- Certified Public Accountants (CPAs)
When hiring a third party to represent you, be on the lookout for high upfront fees, unfavorable refund policies, and default billing rates that kick in if you decide to cancel.
Furthermore, the FTC recommends that you meet face-to-face with any tax professional you’re considering hiring. Ask them to explain your options and the company’s fee structure in detail before you pay anything or sign an agreement.
Who Is Eligible
Confirm you’re eligible and prepare a preliminary proposal with the Offer in Compromise Pre-Qualifier Tool.
You’re eligible to apply for an Offer in Compromise if you:
- Filed all required tax returns and made all required estimated payments
- Aren’t in an open bankruptcy proceeding
- Have a valid extension for a current year return (if applying for the current year)
- Are an employer and made tax deposits for the current and past 2 quarters before you apply
How Much Does Tax Relief Services Cost
With most clients needing a few years of tax prep, the average case tends to be around $3,500-$4,500 dollars.
If a business, such as a partnership, LLC, C-Corp, or S-Corp, is involved the fees for tax preparation will lead to an overall higher cost, especially if you need to file 940s or 941s. Therefore, for businesses with complex situations, the fees could be in the $5,000 to $7,000 range.
Major firms that spend a great deal on advertising can charge substantially more for the same services you can find elsewhere. In many cases, many of the firms you recognize spend so much on advertising that their fees need to be higher to compensate for marketing costs.
Select a Payment Option
Your initial payment varies based on your offer and the payment option you choose:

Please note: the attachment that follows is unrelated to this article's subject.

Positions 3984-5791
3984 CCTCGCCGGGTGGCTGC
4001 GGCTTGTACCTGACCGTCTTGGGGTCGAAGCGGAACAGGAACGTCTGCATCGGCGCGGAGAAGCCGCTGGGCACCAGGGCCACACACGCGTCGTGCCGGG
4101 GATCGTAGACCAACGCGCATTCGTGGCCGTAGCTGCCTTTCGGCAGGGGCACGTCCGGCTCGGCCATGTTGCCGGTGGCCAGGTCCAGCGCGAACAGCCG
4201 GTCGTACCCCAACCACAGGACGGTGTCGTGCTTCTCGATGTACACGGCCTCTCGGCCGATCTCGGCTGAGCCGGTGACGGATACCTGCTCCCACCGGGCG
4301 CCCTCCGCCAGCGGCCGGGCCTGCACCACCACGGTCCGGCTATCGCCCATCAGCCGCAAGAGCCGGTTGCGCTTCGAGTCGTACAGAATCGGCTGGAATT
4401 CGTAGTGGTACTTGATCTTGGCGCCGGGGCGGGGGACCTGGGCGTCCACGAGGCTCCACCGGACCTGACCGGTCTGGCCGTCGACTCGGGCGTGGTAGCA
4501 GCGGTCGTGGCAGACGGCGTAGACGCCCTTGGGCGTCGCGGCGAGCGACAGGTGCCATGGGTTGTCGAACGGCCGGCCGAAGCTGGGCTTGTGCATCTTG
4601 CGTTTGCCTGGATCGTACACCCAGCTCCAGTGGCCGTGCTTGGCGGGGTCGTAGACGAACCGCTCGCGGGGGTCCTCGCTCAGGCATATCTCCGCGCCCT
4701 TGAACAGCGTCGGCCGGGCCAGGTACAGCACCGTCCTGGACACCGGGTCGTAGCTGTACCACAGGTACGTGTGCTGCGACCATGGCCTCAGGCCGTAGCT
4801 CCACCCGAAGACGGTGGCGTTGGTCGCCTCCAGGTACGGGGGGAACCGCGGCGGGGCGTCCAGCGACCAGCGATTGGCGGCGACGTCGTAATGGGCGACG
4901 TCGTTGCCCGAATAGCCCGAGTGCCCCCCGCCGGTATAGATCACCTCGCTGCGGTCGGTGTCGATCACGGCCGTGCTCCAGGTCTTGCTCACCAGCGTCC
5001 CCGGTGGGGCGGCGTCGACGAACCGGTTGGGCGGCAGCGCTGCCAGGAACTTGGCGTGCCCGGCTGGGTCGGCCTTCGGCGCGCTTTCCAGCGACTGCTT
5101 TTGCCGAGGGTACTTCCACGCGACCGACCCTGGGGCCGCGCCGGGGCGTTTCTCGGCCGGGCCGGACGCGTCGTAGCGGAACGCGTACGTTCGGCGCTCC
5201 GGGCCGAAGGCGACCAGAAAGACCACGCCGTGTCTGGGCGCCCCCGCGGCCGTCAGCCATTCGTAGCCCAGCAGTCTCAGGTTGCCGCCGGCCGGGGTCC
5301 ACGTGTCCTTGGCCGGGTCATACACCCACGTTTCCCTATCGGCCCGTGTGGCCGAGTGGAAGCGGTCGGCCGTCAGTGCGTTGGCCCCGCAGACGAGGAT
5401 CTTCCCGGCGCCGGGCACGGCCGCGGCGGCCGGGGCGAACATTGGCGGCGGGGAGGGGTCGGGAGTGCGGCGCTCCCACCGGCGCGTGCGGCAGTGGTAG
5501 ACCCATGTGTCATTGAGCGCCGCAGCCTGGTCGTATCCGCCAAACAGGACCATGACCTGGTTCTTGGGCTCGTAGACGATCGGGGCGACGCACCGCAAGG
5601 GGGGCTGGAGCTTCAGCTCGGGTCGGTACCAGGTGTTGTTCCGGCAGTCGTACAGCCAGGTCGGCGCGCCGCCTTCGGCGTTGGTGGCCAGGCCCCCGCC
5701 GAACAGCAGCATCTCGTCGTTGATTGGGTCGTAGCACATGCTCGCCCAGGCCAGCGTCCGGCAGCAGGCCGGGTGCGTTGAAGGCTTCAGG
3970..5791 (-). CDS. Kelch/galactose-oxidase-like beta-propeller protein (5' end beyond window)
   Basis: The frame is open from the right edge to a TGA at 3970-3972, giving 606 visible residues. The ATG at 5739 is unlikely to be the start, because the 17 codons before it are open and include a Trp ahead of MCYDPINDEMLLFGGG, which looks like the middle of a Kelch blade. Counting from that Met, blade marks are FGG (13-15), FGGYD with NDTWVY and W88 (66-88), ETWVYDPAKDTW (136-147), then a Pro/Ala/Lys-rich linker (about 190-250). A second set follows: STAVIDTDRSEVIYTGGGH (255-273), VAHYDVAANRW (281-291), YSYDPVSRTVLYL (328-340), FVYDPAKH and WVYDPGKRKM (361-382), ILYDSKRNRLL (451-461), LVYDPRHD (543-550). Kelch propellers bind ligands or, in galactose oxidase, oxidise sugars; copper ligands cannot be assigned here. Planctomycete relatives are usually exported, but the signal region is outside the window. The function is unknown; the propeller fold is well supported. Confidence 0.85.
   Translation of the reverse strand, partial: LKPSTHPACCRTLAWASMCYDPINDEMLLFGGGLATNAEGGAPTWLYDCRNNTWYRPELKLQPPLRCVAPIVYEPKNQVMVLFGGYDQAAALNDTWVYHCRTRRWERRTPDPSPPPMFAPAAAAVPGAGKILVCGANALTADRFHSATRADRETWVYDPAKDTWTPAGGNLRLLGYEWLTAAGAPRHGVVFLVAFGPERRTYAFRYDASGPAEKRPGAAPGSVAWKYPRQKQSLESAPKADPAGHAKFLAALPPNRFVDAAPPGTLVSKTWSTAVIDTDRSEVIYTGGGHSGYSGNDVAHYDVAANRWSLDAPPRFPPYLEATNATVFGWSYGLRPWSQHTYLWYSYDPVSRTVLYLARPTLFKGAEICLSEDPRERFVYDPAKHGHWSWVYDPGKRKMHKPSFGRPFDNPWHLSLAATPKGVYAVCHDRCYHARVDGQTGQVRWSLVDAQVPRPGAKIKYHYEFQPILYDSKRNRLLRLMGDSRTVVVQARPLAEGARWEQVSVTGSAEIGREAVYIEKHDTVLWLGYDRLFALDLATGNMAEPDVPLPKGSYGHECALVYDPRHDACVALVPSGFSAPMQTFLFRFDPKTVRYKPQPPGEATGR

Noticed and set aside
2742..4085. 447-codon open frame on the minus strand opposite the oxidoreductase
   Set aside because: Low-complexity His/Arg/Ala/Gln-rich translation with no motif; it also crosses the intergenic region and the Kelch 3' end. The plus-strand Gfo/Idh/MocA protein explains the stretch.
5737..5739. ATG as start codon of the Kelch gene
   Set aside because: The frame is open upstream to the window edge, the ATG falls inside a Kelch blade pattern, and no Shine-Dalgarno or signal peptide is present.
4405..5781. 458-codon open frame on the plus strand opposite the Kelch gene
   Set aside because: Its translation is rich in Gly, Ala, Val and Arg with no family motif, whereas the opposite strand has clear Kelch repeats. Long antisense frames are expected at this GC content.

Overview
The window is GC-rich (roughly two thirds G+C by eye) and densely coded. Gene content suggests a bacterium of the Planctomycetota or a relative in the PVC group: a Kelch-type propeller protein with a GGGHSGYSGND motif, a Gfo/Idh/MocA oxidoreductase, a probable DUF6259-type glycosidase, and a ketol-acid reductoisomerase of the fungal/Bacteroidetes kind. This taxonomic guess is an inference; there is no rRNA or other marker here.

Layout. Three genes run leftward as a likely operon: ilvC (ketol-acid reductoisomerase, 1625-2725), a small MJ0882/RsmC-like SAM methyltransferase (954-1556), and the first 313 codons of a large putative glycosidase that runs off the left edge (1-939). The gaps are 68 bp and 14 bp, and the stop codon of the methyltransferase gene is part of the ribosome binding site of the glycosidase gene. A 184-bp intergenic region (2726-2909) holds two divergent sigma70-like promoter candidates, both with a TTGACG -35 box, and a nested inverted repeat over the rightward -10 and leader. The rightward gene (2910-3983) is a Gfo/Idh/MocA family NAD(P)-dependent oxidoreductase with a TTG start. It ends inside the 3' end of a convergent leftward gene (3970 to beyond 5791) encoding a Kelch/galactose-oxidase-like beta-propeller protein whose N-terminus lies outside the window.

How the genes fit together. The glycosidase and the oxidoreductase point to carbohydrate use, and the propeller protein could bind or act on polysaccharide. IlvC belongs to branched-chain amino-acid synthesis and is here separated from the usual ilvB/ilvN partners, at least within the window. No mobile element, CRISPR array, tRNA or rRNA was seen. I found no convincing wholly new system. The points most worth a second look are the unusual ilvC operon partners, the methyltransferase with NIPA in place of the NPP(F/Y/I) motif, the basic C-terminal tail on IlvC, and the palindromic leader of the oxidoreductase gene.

- Lump Sum Cash: Submit an initial payment of 20% of the total offer amount with your application. If we accept your offer, you’ll receive written confirmation. You must pay any remaining balance due on the offer in five or fewer payments.
- Periodic Payment: Submit your initial payment with your application. Continue to pay the remaining balance in monthly installments while the IRS considers your offer. If IRS accepts your offer, continue to pay monthly until it is paid in full.
In many cases, your financial situation determines your best course of action with the IRS or State. The ability to qualify for an IRS or State tax resolution hinges mostly on your personal or your business’s financial situation.
Some tax firms provide the tax transcript and financial analysis for free. Others will charge you a small fee upfront, while others will include it within a total flat fee for services.
Alternatives to Using a Tax Relief Service
Although tax relief services can help guide you through the process of qualifying for IRS hardship programs, you don’t have to pay for this help. You can take steps to renegotiate your tax debt on your own, directly with the IRS.
Some of these options include:
- Installment Agreement. This type of agreement is common when individuals need to make a payment plan for their tax debt.
- Offer in Compromise. This tax debt solution lets you settle your debt for less than what you owe. This option is typically only available after other avenues have been exhausted.
- Penalty Abatement. A penalty abatement takes place when the IRS agrees to waive penalties assessed on your back taxes.
- Interest Abatement. An interest abatement takes place when the IRS agrees to waive interest charged on your back taxes.
The IRS website can help you learn more about payment plans for tax debt, and other options like the Offer in Compromise process. It’s important to know that you can apply for most tax resolution options yourself, and you don’t have to pay a third party for assistance.
For More Information
The IRS has additional information on the collection process and payment options at irs.gov.
Publication 594, The IRS Collection Process, has information on options available to taxpayers, and the IRS YouTube channel has a video with helpful information, as well.